Teres Minor Hypertrophy Is Responsible For Maintaining Forward Elevation And Function In Patients With Massive Rotator Cuff Tears
Anuli N. Mkparu, MD, Lauren M. Fabian, MD, Thomas R. Gardner, BSE, Christopher S. Ahmad, MD, Louis U. Bigliani, MS, William N. Levine, MD
PURPOSE OF STUDY
While many patients with massive rotator cuff tears present with loss of active shoulder motion, other patients with such tears have remarkable maintenance of mobility. One theory that accounts for this is the idea of axial plane balance of the anterior (subscapularis) and posterior (teres minor) cuff. In the setting of a massive tear, preservation of such a balance requires hypertrophy of the teres minor. We hypothesize that hypertrophy of the teres minor in patients with massive rotator cuff tears is responsible for maintaining forward elevation and better subjective assessment of function.
A retrospective review of charts for 60 patients was performed. The cohort was divided into three, patients with 1) No rotator cuff tear, No-Tear; 2) Massive rotator cuff tear and good forward elevation, Tear-FE and 3) Massive rotator cuff tear with poor forward elevation, Tear-Poor FE. 3D MRI analysis was done and the cross-sectional area of each of the 4 rotator cuff muscles was measured. The ratio of the teres minor cross section was compared to the subscapularis and the total rotator cuff cross-section. A simple shoulder test was also obtained on each patient, as a measure of the patients’ subjective assessment of their function. Statistical analysis was done using one-way ANOVA and Dunnett's multiple comparison test.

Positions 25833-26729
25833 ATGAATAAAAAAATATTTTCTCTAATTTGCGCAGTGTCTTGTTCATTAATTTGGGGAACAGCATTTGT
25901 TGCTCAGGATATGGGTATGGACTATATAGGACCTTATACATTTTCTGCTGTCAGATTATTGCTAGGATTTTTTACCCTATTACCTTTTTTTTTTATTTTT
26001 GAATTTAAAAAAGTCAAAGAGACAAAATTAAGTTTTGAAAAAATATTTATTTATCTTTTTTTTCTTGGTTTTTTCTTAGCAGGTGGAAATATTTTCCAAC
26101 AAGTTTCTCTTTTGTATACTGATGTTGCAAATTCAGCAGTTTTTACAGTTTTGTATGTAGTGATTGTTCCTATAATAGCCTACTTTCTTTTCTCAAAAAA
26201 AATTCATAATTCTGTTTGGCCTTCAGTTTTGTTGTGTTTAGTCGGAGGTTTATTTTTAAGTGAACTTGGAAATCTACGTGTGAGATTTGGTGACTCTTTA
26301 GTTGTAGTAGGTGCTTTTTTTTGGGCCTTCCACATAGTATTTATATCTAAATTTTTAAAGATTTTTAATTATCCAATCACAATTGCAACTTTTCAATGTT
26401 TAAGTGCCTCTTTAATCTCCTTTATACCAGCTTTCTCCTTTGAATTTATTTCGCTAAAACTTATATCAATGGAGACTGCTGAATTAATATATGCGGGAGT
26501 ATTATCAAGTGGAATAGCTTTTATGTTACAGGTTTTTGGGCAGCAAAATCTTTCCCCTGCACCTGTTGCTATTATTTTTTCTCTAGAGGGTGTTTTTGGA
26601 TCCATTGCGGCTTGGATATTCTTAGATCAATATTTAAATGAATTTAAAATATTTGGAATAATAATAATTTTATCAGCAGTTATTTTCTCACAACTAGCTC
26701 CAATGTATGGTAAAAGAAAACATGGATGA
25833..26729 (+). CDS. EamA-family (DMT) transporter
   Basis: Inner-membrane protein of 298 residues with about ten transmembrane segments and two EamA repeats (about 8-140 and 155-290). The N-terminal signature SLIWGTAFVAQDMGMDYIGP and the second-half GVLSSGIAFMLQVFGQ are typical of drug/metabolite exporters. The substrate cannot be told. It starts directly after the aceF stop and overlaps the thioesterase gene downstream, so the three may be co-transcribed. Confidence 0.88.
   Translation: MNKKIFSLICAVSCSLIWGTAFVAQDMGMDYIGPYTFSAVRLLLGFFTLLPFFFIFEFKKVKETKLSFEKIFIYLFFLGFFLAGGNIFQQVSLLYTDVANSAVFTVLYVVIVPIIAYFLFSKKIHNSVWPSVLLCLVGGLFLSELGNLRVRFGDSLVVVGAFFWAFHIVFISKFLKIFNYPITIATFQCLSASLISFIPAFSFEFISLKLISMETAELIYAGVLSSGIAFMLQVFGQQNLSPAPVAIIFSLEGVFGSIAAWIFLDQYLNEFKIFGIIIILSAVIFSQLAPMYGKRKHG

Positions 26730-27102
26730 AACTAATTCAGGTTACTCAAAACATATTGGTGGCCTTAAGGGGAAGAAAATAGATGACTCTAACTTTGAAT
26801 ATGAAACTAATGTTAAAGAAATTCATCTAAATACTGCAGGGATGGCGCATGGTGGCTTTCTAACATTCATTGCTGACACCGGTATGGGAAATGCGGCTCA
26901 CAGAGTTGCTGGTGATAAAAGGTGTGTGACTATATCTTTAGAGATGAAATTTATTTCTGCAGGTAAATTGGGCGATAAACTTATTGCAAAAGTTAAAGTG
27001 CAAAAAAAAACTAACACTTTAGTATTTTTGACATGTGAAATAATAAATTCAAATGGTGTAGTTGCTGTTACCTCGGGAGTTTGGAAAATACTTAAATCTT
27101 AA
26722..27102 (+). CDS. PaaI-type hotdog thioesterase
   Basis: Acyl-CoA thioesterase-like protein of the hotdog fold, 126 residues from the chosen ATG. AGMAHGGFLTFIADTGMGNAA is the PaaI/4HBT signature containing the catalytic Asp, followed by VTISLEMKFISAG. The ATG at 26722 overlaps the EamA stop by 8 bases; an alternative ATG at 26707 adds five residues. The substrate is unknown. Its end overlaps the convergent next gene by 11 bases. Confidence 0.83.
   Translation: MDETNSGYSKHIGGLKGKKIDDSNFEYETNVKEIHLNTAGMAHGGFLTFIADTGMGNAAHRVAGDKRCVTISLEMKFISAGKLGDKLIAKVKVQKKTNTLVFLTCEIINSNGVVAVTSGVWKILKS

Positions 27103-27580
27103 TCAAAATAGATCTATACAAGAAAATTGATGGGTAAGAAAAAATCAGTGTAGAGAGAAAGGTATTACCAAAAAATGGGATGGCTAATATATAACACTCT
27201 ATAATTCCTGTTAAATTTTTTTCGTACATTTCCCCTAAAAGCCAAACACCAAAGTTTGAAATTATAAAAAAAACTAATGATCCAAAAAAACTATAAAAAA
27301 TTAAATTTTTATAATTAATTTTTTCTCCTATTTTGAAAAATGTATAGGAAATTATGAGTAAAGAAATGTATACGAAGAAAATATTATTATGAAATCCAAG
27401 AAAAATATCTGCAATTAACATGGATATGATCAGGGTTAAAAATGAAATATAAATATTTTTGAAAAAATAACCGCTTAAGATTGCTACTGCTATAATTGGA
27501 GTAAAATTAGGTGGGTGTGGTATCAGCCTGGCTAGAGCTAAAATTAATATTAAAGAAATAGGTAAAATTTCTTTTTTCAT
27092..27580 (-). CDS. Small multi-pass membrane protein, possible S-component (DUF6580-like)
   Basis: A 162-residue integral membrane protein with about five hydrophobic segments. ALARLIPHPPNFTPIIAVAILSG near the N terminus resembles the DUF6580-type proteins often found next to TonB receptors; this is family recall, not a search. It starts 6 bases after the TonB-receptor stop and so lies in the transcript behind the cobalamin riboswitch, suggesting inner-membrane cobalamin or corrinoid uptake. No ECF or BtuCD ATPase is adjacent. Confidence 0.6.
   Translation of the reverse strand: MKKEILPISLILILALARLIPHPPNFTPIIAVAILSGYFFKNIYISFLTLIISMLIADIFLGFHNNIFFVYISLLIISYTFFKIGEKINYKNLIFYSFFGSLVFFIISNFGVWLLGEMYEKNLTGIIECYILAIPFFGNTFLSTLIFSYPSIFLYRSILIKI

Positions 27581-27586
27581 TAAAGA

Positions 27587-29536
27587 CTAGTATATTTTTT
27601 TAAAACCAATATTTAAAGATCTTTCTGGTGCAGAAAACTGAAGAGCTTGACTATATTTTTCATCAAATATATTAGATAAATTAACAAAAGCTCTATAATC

SUMMARY OF RESULTS
The Teres Minor/Total Rotator Cuff ratio was similar in No-Tear (0.14 ±0.03) and Tear-Poor FE (0.14 ± 0.04) and larger (p<0.0001) in Tear-FE (0.20 ± 0.05). The Teres Minor/ Subscapularis ratio was similar in No-Tear (0.33 ± 0.12) and Tear-Poor FE (0.30 ± 0.13) and larger (p=0.0012) in Tear-FE (0.44 ± 0.13). The difference in FE between both arms was similar for Tear-FE (0.00 ± 0.00°) and No Tear (1.0 ± 4.4°) and larger (p<0.0001) for Tear poor-FE (63.5 ± 43.4°). The Simple Shoulder Test scores were similar for No-Tear (8.7 ± 3.0) and Tear-FE (6.8 ± 3.7) but significantly smaller (p=0.0173) for Tear Poor-FE (2.6 ± 2.2).
Hypertrophy of the teres minor is responsible for maintaining forward elevation and overall function in patients with massive rotator cuff tears.